Shout Her Lovely Name is a book of short stories filled with tension and uneasiness, believably described by various characters like a young girl living with her mother, another becoming pregnant for the first time, and yet another trying to be a young mother herself. The title story is written from the perspective of a mother who is trying to deal with her teenage daughter's anorexia, and the mother is worried, bewildered and overwhelmed. Of her daughter, she writes "Her hair, the color of dead grass, hangs over her fierce eyes" as the girl tells her mother, "In case you're wondering, I hate you" (which turns out to be one of the least venomous things that she says to her). Her husband turns against her, and she wonders about divorce. The mother struggles to remember that her daughter must make her choices on her own (as at the same time she enlists dietitians and therapists to help). She tells herself, "Remember, you have always tried to listen to painful problems, to help. You kept your house purged of fashion magazines, quit buying the telephone-book-size September Vogue as soon as you gave birth to her. Only glimpsed at People in the dentist's office. So why? How? How did this happen to your family?"
The story Ruby Jewel tells us about a girl who’s gone to college who’s home visiting her family and who now realizes just how much she’s individualized and become different from her father and mother. “The room with its seashell lamp, swim trophies, and magazines on the desk, the red pencils in a Hellman’s jar, the stretched and puckered swimsuits hanging from the doorknob – was quaint, like an exhibit. Not one thing here seemed to be part of Ruby’s new life. Not the mother’s narrow stopped shoulders or her bony fingers checking over a paisley blouse as if she could discover something about Ruby’s new life in a missing white button.” Alone As She Felt All Day addresses Ruby’s fears of being pregnant by Marco, who’d rejected her, and Free To A Good Home tells us about Marco wanting to become an actor and abandoning Ruby after she gives birth to a child.
These are not pretty stories, but rather stories like primal screams that have been suppressed, sometimes from the viewpoint of a young girl wondering about how she will become a woman, and sometimes, as in This Is So Not Me, about how hard it is for a free spirit to be a wife and mother. In the story Manx Nora mourns her cat (whom she named Phil Donahue) while trying to please her mother, who’s now dating the veterinarian. “Nora missed Phil Donahue so much. But she missed more than just her cat. She missed everything, the pool and Margaret and Jocelyn. She missed the whole idea of a pet. And even with Ruby right in front of her, she missed her mom.”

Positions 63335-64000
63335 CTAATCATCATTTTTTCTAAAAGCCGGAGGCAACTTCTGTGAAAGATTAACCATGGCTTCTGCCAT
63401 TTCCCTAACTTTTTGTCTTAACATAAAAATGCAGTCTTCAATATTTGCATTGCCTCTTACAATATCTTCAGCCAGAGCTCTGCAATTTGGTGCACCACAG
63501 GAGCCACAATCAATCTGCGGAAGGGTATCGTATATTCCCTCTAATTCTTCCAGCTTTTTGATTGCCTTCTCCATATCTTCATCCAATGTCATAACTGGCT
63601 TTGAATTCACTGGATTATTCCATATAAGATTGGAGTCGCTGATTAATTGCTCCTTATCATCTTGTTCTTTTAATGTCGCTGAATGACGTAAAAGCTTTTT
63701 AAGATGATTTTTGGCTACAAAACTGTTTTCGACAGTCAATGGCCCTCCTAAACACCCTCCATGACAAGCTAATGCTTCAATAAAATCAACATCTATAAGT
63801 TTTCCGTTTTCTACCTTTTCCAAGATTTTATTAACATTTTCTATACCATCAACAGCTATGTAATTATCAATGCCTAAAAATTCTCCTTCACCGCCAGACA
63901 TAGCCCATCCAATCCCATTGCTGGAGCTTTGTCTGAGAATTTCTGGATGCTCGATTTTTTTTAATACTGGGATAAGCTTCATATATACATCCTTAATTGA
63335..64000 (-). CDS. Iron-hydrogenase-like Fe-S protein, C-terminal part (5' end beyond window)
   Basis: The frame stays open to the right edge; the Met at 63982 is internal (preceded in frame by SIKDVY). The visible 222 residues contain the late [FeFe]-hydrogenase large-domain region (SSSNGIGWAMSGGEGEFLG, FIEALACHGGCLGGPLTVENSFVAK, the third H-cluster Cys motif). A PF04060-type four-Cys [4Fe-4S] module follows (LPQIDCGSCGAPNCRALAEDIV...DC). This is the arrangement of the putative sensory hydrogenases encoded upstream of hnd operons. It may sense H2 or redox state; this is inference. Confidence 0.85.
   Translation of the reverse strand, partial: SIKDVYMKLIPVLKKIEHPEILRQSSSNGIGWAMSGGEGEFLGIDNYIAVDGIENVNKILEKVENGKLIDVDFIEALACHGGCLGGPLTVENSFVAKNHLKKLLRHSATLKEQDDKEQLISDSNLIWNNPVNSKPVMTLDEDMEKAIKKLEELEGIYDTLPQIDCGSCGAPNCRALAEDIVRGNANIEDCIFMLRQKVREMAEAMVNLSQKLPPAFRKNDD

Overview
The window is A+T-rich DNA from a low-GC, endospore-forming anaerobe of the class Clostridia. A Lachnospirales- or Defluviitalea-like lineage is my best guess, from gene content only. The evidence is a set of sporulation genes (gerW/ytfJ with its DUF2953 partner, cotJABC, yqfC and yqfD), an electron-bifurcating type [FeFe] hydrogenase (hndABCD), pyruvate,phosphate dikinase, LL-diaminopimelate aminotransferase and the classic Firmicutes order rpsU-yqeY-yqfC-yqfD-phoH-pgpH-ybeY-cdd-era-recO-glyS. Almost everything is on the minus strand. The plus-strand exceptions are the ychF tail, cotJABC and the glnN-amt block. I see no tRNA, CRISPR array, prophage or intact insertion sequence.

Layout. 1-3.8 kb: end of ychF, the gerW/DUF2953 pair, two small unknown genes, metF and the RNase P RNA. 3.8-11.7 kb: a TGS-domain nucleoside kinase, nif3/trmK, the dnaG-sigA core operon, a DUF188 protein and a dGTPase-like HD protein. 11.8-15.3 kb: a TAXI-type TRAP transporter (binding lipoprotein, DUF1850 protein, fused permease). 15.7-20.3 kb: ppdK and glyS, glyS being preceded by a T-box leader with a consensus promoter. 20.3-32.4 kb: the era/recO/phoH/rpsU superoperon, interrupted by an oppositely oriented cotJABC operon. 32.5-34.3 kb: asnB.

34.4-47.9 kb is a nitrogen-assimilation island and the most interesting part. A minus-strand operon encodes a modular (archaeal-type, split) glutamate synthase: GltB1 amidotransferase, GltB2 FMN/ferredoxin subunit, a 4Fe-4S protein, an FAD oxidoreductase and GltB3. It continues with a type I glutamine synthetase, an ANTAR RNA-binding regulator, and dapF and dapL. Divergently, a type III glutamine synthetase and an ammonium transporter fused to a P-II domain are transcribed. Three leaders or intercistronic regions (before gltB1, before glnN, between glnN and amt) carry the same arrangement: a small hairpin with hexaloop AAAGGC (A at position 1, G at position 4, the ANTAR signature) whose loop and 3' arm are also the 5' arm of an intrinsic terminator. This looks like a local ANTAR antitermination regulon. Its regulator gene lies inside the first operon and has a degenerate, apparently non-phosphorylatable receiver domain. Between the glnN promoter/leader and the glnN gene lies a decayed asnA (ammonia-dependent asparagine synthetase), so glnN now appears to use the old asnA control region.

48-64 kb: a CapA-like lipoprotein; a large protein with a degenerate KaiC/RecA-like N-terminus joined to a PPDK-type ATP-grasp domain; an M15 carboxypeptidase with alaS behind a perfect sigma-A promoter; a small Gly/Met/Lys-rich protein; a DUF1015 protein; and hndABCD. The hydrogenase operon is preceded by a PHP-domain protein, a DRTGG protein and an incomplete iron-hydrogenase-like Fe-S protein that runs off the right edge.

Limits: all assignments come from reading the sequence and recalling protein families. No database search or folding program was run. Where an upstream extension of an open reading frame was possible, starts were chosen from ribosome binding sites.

Take Your Daughter To Work Week is a particularly compelling story about Nora, trying to fit into society and have friends, and her mother, a feminist, “the youngest, hippest teacher in East LA,” who helps an underprivileged student, Elena. In A Whole Weekend Of My Life fourteen-year-old Nora journeys to meet her father for the first time, and he says to her “‘Sweet dreams, Nora’, as if he’d said it every night of my life.”
The differences of men and women andthe differences of mothers and daughters are emotionally explored in Natalie Serber’s stories. Each moment seems to be happening entirely in the present, especially detailing what it’s like to be young and wondering about life. What is a family? we seem to be asked over and over again, and Shout Her Lovely Name informs us that a family can even be just two (deeply) related people.
Shout Her Lovely Name by Natalie Serber, published on June 26, 2012 by Houghton Mifflin Harcourt, 240 pages.
Reviewed by Christina Zawadiwsky
Christina Zawadiwsky is Ukrainian-American, born in New York City, has a degree in Fine Arts, and is a poet, artist, journalist and TV producer. She has received a National Endowment for the Arts Award, two Wisconsin Arts Boards Awards, a Co-Ordinating Council of Literary Magazines Writers Award, and an Art Futures Award, among other honors. She was the originator and producer of Where The Waters Meet, a local TV series created to facilitate the voices of artists of all genres in the media, for which she won two national and twenty local awards, including a Commitment to Community Television Award. She is also a contributing editor to the annual Pushcart Prize Anthology, the recipient of an Outstanding Achievement Award from the Wisconsin Library Association, and has published four books of poetry. She has reviewed music for Music Room Reviews, films for Movie Room Reviews, Movie Scribes, and FilmSay, and is currently reviewing books and films online for Book Room Reviews at www.bookroomreviews.com and showing artwork professionally.